A new scene of thought: David Hume and the problem of knowledge.
In 1734 the Scottish philosopher David Hume (1711-1776) started developping a idea, present to his mind since 1729 when he discovered a new scene of thought, which was able to trasform the philosophical research which was to be founded on solid bases.
Between 1739 and 1740 Hume published A Treatise of Human Nature which contains the results of his enquiries which used the experimental method of reasoning in the field of the moral topics. Hume aimed at creating a new and trustworthy science of Human Nature.
The Treatise was not successful, and Hume started publishing short essays, and in 1748 he resumed the epistemological topics of the first Book of A Treatise published the Philosophical Essays concerning Human Understanding, better known as A Enquiry concerning Human Understanding.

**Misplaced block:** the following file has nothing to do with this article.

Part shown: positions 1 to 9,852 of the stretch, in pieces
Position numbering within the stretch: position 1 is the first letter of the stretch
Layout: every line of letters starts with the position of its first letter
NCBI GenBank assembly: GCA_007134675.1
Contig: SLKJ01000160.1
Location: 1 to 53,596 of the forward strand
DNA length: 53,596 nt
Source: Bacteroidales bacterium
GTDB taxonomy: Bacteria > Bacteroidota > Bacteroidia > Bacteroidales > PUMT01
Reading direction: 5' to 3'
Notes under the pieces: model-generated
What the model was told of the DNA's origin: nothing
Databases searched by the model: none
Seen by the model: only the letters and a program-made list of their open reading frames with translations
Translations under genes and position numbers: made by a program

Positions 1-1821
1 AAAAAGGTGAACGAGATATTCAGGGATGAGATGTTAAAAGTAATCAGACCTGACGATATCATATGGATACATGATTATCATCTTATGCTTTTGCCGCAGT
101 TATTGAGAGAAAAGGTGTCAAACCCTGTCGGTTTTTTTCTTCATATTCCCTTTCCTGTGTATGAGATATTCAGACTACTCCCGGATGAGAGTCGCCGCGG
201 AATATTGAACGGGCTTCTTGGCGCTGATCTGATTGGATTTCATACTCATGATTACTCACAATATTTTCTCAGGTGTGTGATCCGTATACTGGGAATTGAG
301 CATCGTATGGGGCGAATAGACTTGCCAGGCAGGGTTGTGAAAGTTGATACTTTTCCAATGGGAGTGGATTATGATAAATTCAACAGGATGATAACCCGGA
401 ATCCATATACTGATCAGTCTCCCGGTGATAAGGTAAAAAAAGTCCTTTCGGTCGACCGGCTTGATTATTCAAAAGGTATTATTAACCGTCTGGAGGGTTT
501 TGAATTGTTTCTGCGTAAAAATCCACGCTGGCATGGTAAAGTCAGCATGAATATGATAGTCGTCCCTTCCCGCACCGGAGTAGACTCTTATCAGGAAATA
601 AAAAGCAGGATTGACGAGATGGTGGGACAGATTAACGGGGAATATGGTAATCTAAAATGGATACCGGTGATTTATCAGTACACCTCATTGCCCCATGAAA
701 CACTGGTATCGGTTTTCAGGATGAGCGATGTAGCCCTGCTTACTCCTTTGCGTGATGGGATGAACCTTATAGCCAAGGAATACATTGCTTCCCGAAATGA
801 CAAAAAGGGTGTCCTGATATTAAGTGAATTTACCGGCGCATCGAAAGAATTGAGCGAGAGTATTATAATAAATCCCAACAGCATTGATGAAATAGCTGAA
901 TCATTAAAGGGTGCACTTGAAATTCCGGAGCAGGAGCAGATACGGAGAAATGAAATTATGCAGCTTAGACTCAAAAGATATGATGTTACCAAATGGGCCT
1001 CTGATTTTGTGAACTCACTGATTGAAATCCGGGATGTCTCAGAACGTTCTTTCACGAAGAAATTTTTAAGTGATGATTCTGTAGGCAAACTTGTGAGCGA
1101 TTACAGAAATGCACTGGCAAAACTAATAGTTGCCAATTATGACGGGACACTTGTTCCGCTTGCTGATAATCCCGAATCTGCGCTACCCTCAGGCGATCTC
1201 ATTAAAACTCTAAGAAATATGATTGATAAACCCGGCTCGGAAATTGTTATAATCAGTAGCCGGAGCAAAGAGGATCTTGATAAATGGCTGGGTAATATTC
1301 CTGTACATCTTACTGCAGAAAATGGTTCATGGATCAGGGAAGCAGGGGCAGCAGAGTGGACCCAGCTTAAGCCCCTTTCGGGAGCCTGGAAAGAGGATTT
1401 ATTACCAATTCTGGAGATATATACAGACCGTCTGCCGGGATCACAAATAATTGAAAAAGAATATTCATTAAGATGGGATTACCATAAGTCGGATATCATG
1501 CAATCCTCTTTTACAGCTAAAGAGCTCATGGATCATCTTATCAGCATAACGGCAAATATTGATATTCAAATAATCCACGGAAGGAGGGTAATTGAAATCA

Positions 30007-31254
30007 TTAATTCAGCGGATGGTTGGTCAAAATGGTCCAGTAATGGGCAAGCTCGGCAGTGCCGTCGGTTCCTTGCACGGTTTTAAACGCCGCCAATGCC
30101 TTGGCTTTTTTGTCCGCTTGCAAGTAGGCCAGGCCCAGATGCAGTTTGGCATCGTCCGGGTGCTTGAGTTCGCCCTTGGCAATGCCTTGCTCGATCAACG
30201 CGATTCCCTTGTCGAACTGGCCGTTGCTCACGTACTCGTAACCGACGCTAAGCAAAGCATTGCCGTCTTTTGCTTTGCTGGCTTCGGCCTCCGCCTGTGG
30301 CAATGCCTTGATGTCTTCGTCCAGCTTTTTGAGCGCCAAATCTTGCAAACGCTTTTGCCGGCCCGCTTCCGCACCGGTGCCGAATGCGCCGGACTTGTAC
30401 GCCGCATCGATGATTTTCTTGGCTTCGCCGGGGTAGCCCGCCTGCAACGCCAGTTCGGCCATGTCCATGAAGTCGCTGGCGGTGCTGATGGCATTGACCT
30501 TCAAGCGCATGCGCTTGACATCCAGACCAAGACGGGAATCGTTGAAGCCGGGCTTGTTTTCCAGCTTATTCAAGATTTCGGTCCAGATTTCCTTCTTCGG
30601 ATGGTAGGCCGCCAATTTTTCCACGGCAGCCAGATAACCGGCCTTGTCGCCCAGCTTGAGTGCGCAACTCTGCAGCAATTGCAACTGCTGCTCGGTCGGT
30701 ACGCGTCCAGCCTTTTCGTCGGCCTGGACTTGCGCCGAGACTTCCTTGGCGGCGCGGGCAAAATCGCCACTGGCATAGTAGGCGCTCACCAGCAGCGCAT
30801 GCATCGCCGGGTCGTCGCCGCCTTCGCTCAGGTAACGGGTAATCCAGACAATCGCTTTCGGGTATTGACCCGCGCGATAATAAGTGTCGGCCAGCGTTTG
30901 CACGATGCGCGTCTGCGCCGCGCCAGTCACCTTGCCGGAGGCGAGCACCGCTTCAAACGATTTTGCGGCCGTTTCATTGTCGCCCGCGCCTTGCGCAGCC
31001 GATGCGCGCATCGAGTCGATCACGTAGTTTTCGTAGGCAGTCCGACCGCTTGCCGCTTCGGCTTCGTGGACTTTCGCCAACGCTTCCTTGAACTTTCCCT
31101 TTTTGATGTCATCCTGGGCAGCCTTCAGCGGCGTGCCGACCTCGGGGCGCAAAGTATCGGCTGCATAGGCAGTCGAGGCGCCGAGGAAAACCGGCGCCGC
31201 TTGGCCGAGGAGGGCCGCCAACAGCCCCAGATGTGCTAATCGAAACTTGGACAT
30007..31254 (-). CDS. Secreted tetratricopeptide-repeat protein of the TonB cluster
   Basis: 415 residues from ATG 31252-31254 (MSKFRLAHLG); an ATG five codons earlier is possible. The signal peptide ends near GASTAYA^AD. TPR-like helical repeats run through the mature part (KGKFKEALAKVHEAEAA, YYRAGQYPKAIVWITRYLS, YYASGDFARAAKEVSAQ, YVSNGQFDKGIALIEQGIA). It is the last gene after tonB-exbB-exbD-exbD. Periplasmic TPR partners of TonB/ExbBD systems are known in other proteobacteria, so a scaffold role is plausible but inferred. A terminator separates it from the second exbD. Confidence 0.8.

The course will focus on the Enquiry which is the main text of the lectures.
After having considered, in a general way, the problem of the knowledge from Descartes to Locke and Berkeley, the course aims at enlightening Hume’s extraordinary and revolutionary contribution to this problem. Through an accurate reading of Hume’s Enquiry the main topics of Hume’s philosophy will be considered, that is knowledge and probability, features and limits of skepticism in the field of the human knowledge.